Three Things You Should Check Before Buying Brookline Bancorp, Inc. (NASDAQ:BRKL) For Its Dividend

Is Brookline Bancorp, Inc. (NASDAQ:BRKL) a good dividend stock? How can we tell? Dividend paying companies with growing earnings can be highly rewarding in the long term. On the other hand, investors have been known to buy a stock because of its yield, and then lose money if the company’s dividend doesn’t live up to expectations.

In this case, Brookline Bancorp likely looks attractive to investors, given its 4.6% dividend yield and a payment history of over ten years. It would not be a surprise to discover that many investors buy it for the dividends. The company also bought back stock during the year, equivalent to approximately 1.5% of the company’s market capitalisation at the time. Some simple analysis can reduce the risk of holding Brookline Bancorp for its dividend, and we’ll focus on the most important aspects below.

Explore this interactive chart for our latest analysis on Brookline Bancorp!

historic-dividend
NasdaqGS:BRKL Historic Dividend August 18th 2020

Payout ratios

Companies (usually) pay dividends out of their earnings. If a company is paying more than it earns, the dividend might have to be cut. As a result, we should always investigate whether a company can afford its dividend, measured as a percentage of a company’s net income after tax. Brookline Bancorp paid out 78% of its profit as dividends, over the trailing twelve month period. Paying out a majority of its earnings limits the amount that can be reinvested in the business. This may indicate a commitment to paying a dividend, or a dearth of investment opportunities.

We update our data on Brookline Bancorp every 24 hours, so you can always get our latest analysis of its financial health, here.

Dividend Volatility

From the perspective of an income investor who wants to earn dividends for many years, there is not much point buying a stock if its dividend is regularly cut or is not reliable. For the purpose of this article, we only scrutinise the last decade of Brookline Bancorp’s dividend payments. During this period the dividend has been stable, which could imply the business could have relatively consistent earnings power. During the past 10-year period, the first annual payment was US$0.3 in 2010, compared to US$0.5 last year. This works out to be a compound annual growth rate (CAGR) of approximately 3.1% a year over that time.

Dividends have grown relatively slowly, which is not great, but some investors may value the relative consistency of the dividend.

Dividend Growth Potential

While dividend payments have been relatively reliable, it would also be nice if earnings per share (EPS) were growing, as this is essential to maintaining the dividend’s purchasing power over the long term. While there may be fluctuations in the past , Brookline Bancorp’s earnings per share have basically not grown from where they were five years ago. Over the long term, steady earnings per share is a risk as the value of the dividends can be reduced by inflation.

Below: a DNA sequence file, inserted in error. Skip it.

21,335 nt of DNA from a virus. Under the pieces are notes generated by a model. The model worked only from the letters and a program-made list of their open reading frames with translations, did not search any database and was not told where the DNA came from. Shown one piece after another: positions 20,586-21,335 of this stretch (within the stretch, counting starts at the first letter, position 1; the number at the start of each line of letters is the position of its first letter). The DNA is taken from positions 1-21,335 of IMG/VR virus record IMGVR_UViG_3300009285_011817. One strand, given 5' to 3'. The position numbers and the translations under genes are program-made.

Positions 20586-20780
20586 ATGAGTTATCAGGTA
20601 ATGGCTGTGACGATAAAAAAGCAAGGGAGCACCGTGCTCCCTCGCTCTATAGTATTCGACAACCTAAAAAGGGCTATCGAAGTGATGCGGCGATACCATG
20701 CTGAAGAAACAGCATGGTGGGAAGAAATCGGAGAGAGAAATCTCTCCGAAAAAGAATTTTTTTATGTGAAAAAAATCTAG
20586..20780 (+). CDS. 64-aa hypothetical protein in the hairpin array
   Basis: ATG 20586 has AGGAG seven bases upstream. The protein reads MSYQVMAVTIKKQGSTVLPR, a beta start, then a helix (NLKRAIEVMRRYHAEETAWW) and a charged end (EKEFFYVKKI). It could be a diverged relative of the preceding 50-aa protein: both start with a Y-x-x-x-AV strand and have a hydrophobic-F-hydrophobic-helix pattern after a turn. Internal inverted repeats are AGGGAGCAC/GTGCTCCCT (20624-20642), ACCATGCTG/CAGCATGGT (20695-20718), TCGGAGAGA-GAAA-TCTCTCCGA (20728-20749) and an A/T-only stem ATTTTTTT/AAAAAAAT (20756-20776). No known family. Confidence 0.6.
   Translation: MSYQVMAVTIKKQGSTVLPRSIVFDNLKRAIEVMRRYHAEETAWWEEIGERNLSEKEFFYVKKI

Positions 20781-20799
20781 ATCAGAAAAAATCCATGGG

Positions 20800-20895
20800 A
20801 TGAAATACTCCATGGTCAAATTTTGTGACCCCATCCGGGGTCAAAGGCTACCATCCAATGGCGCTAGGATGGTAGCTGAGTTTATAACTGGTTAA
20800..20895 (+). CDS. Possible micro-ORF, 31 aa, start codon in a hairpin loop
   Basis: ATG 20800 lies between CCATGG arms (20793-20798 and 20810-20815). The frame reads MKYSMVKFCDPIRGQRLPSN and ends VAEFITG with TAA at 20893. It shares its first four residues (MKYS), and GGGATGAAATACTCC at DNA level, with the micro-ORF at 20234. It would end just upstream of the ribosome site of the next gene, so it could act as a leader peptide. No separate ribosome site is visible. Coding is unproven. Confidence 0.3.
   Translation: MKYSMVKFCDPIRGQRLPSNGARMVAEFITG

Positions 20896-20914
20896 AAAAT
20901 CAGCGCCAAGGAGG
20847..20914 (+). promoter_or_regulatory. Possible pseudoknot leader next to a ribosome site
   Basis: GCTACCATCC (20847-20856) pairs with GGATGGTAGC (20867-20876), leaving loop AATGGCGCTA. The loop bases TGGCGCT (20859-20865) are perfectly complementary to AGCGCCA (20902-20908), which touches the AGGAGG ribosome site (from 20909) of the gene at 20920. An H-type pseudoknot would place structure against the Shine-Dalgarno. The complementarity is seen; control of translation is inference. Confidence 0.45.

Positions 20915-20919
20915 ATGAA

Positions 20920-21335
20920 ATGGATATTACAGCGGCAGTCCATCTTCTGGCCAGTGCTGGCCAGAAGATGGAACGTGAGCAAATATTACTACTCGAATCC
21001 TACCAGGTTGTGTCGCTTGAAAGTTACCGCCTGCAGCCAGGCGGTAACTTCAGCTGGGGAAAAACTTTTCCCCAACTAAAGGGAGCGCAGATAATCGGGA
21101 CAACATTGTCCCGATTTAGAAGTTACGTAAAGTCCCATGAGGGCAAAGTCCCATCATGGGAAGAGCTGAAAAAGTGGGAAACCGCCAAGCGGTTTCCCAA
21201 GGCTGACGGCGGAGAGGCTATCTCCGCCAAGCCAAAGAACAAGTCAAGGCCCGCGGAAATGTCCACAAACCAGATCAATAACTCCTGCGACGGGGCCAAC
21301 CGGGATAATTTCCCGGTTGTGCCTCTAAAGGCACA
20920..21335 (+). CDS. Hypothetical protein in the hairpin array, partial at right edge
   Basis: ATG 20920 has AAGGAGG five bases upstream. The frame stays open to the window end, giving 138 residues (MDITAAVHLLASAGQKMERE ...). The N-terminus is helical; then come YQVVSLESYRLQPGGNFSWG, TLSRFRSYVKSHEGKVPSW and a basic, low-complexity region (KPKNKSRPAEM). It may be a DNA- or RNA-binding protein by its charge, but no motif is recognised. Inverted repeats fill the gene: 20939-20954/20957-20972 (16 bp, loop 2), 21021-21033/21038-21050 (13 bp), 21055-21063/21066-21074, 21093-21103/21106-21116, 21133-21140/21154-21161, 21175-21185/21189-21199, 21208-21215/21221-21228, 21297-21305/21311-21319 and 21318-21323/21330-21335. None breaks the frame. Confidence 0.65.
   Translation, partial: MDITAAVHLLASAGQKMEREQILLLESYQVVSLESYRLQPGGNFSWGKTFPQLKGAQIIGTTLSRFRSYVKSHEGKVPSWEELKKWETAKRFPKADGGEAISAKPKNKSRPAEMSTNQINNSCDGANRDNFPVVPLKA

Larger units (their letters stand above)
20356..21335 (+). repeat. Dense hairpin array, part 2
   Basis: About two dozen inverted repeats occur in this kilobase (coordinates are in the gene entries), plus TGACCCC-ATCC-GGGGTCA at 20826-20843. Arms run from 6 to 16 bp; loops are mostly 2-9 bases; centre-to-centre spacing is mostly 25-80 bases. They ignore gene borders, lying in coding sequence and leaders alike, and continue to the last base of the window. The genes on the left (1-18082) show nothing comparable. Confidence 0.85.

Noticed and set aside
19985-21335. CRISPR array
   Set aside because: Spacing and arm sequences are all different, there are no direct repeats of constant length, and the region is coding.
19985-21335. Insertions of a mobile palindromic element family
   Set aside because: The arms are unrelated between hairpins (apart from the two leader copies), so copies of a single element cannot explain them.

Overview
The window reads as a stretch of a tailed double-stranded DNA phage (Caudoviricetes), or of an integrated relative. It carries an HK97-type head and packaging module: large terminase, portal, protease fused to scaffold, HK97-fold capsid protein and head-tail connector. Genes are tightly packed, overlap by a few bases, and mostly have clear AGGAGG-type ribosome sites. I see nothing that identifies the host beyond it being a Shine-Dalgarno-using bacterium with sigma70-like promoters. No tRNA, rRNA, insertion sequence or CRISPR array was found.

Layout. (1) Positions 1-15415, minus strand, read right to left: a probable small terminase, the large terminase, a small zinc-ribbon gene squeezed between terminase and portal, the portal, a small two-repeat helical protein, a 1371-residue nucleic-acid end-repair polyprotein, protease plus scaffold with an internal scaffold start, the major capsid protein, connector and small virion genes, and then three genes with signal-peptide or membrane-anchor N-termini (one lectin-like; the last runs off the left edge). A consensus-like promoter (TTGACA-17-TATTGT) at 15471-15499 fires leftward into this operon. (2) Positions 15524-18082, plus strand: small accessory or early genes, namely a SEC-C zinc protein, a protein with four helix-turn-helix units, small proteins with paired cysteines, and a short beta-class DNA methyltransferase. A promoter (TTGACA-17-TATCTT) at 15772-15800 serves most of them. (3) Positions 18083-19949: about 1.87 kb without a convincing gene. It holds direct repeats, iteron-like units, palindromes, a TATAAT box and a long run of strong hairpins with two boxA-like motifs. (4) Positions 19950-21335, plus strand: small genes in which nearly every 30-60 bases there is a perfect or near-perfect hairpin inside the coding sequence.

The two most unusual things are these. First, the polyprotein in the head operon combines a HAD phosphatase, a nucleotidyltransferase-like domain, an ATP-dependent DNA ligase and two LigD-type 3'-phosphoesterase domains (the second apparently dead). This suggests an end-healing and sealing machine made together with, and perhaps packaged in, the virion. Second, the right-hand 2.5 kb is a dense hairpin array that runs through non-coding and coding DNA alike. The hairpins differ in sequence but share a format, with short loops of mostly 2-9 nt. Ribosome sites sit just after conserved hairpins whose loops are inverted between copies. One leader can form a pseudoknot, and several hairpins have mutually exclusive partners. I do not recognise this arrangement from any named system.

Conclusion

When we look at a dividend stock, we need to form a judgement on whether the dividend will grow, if the company is able to maintain it in a wide range of economic circumstances, and if the dividend payout is sustainable. Brookline Bancorp’s payout ratio is within normal bounds. Moreover, earnings have been shrinking. While the dividends have been fairly steady, we’d wonder for how much longer this will be sustainable if earnings continue to decline. While we’re not hugely bearish on it, overall we think there are potentially better dividend stocks than Brookline Bancorp out there.

It’s important to note that companies having a consistent dividend policy will generate greater investor confidence than those having an erratic one. Meanwhile, despite the importance of dividend payments, they are not the only factors our readers should know when assessing a company. Taking the debate a bit further, we’ve identified 1 warning sign for Brookline Bancorp that investors need to be conscious of moving forward.

If you are a dividend investor, you might also want to look at our curated list of dividend stocks yielding above 3%.

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This article by Simply Wall St is general in nature. It does not constitute a recommendation to buy or sell any stock, and does not take account of your objectives, or your financial situation. We aim to bring you long-term focused analysis driven by fundamental data. Note that our analysis may not factor in the latest price-sensitive company announcements or qualitative material. Simply Wall St has no position in any stocks mentioned.
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